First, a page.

SEO marketers often bemoan the fairness of search engines in promoting their own products ahead of the competition. Recent research does suggest there could be some validity to such claims but, it is not as bad as many may think.
A recent study, conducted by Josh Wright, a professor at the George Mason University in Washington DC and the International Center for Law & Economics looked at the issue.
Focussing on Bing and Google, there were indications that both did return links to their own sites for a significant proportion of searches. However, these were not as high as many may have initially thought.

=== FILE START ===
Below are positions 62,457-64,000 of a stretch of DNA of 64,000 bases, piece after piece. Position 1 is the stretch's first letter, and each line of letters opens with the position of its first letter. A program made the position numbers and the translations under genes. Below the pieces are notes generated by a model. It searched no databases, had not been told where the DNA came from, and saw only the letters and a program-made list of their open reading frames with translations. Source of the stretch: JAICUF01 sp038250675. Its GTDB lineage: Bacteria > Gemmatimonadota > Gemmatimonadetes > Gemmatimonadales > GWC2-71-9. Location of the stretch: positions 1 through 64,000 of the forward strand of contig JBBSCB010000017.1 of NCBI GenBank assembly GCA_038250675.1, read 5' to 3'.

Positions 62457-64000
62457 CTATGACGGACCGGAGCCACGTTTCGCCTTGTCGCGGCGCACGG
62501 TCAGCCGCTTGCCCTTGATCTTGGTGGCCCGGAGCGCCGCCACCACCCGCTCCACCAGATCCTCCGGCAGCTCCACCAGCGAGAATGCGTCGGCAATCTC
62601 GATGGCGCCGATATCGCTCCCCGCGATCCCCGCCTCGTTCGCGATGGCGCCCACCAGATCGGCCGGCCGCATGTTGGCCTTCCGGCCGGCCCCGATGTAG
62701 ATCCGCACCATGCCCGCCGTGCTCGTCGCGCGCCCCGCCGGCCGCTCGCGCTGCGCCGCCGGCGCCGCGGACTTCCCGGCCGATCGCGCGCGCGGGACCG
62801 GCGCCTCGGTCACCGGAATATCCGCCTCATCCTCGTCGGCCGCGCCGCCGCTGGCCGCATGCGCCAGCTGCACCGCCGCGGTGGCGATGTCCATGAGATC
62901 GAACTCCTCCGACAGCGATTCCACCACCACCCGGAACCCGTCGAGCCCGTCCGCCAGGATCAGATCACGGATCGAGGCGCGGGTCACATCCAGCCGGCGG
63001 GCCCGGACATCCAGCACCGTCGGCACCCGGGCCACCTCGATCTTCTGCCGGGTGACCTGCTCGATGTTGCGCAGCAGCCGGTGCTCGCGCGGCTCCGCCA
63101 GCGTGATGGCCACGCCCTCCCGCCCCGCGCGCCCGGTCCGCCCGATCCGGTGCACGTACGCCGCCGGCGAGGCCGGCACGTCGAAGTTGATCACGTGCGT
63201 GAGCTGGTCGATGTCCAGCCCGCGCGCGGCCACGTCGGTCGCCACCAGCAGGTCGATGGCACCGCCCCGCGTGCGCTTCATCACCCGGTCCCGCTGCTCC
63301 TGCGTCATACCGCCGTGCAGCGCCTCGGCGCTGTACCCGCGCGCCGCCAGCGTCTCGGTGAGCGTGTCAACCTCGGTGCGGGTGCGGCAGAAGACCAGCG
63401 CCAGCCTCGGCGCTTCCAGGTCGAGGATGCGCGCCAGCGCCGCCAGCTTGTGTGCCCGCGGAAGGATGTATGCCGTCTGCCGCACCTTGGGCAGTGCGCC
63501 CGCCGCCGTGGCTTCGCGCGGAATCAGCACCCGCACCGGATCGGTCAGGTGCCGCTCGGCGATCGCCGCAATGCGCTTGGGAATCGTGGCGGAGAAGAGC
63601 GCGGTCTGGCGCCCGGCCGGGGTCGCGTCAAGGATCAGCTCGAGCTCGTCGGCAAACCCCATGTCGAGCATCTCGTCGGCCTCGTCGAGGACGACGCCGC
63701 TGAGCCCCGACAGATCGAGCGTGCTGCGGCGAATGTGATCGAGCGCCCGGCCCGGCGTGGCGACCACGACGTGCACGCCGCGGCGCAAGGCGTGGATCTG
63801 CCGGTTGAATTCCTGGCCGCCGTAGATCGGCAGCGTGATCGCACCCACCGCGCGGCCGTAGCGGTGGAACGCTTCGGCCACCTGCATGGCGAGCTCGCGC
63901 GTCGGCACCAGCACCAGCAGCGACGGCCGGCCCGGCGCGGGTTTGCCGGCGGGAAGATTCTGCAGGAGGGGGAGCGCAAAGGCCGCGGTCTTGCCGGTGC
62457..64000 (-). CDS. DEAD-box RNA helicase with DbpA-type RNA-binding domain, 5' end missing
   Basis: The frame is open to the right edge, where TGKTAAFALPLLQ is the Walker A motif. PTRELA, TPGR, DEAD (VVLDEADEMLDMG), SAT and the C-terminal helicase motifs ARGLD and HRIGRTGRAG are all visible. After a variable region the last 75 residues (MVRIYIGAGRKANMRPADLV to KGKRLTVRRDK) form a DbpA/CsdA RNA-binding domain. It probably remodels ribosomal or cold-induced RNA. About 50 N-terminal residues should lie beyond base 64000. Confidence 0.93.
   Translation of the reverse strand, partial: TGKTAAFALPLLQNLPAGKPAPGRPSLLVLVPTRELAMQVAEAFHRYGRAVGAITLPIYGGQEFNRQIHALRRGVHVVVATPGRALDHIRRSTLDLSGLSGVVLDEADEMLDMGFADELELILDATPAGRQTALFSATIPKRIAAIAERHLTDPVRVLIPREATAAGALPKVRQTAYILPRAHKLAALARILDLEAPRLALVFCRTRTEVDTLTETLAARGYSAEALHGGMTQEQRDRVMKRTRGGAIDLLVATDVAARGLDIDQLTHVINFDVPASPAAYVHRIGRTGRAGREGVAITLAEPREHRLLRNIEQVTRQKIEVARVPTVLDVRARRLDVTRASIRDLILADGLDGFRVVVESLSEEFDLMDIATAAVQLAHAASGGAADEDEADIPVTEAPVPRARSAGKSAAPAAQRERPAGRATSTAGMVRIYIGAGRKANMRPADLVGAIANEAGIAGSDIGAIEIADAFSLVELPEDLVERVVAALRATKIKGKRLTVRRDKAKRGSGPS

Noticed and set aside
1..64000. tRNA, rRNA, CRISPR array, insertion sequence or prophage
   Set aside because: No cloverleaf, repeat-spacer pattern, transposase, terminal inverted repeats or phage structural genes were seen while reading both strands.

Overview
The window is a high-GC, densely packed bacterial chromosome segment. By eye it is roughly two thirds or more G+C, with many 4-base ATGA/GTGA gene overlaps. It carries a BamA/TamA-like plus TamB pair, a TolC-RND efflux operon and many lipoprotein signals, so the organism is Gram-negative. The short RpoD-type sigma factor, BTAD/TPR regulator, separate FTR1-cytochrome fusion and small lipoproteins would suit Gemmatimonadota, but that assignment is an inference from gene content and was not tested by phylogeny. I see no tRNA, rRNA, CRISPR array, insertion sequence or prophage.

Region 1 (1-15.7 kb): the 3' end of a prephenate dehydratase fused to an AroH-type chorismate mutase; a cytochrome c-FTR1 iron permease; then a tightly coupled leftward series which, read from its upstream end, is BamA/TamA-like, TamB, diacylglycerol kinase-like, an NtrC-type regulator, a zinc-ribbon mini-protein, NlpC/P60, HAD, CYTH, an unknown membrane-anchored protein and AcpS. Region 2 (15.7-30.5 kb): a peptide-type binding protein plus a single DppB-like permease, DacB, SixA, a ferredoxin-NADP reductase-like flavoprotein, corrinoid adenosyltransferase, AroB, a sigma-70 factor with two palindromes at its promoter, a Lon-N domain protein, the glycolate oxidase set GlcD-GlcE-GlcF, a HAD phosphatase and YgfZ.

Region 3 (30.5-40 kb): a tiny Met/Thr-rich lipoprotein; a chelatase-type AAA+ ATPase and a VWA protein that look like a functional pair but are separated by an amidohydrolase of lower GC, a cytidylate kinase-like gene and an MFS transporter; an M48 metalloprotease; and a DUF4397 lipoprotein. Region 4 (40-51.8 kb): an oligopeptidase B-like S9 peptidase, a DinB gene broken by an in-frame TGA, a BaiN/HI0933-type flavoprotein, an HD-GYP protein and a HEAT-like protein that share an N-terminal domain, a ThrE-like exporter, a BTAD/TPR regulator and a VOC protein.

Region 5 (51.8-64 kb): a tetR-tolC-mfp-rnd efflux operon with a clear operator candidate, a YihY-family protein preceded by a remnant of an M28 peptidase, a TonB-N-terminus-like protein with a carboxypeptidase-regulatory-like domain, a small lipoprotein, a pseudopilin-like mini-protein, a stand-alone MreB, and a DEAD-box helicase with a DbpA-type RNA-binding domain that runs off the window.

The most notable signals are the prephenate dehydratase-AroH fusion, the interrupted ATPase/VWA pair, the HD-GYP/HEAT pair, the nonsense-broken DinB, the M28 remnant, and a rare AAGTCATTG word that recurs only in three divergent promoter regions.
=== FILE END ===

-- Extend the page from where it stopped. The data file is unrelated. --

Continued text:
In the case of Google, 6.7 per cent of queries returned a primary organic result relating to a Google product.
For Bing, things were nearly double this figure with more than 14 per cent of queries listing an organic Microsoft result first.
However, the study indicated that whilst this could be construed as algorithmic favouritism, it is more to do with the popularity of the products and their relevance.
As businesses in their own right, it could also be argued that it is perfectly fair.
To put this in perspective; I have personally never seen a tin of Tesco’s own baked beans on sale in a Sainsbury’s supermarket or on sainsburys.com. However, I can quite happily find information about Google search on Bing, and vice versa.
Whatever the rights and wrongs really are, the study did conclude that companies investing in coherent White Hat SEO strategies will still rank highly in organic results. Once again, it appears that relevancy is the king maker it is always touted as being.